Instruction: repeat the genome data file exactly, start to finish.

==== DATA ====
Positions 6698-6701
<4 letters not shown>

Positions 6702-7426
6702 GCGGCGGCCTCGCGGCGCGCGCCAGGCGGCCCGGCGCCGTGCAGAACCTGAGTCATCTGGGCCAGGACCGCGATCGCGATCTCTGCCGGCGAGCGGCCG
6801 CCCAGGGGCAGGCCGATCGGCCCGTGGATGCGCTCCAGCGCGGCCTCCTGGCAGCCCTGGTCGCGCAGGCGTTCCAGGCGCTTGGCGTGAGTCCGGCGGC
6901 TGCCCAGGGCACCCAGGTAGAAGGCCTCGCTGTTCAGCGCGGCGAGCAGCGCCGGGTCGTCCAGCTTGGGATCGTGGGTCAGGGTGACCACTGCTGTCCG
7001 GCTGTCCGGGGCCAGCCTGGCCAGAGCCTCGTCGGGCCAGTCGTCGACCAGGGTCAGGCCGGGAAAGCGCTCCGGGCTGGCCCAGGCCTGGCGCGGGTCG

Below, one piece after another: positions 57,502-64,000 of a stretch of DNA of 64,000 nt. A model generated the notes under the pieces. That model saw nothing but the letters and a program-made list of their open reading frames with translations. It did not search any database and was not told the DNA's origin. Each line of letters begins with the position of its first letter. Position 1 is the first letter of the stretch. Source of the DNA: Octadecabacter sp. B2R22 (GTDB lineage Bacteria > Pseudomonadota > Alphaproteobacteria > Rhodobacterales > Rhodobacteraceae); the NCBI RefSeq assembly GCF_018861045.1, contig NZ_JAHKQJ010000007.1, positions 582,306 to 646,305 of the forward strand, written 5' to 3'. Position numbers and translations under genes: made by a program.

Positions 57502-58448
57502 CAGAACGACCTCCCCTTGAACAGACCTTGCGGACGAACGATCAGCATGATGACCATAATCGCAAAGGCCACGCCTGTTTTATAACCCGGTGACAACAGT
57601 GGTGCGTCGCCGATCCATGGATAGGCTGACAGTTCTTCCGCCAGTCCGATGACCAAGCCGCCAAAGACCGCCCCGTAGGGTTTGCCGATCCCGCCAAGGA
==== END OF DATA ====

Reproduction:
Positions 6698-6701
<4 letters not shown>

Positions 6702-7426
6702 GCGGCGGCCTCGCGGCGCGCGCCAGGCGGCCCGGCGCCGTGCAGAACCTGAGTCATCTGGGCCAGGACCGCGATCGCGATCTCTGCCGGCGAGCGGCCG
6801 CCCAGGGGCAGGCCGATCGGCCCGTGGATGCGCTCCAGCGCGGCCTCCTGGCAGCCCTGGTCGCGCAGGCGTTCCAGGCGCTTGGCGTGAGTCCGGCGGC
6901 TGCCCAGGGCACCCAGGTAGAAGGCCTCGCTGTTCAGCGCGGCGAGCAGCGCCGGGTCGTCCAGCTTGGGATCGTGGGTCAGGGTGACCACTGCTGTCCG
7001 GCTGTCCGGGGCCAGCCTGGCCAGAGCCTCGTCGGGCCAGTCGTCGACCAGGGTCAGGCCGGGAAAGCGCTCCGGGCTGGCCCAGGCCTGGCGCGGGTCG

Below, one piece after another: positions 57,502-64,000 of a stretch of DNA of 64,000 nt. A model generated the notes under the pieces. That model saw nothing but the letters and a program-made list of their open reading frames with translations. It did not search any database and was not told the DNA's origin. Each line of letters begins with the position of its first letter. Position 1 is the first letter of the stretch. Source of the DNA: Octadecabacter sp. B2R22 (GTDB lineage Bacteria > Pseudomonadota > Alphaproteobacteria > Rhodobacterales > Rhodobacteraceae); the NCBI RefSeq assembly GCF_018861045.1, contig NZ_JAHKQJ010000007.1, positions 582,306 to 646,305 of the forward strand, written 5' to 3'. Position numbers and translations under genes: made by a program.

Positions 57502-58448
57502 CAGAACGACCTCCCCTTGAACAGACCTTGCGGACGAACGATCAGCATGATGACCATAATCGCAAAGGCCACGCCTGTTTTATAACCCGGTGACAACAGT
57601 GGTGCGTCGCCGATCCATGGATAGGCTGACAGTTCTTCCGCCAGTCCGATGACCAAGCCGCCAAAGACCGCCCCGTAGGGTTTGCCGATCCCGCCAAGGA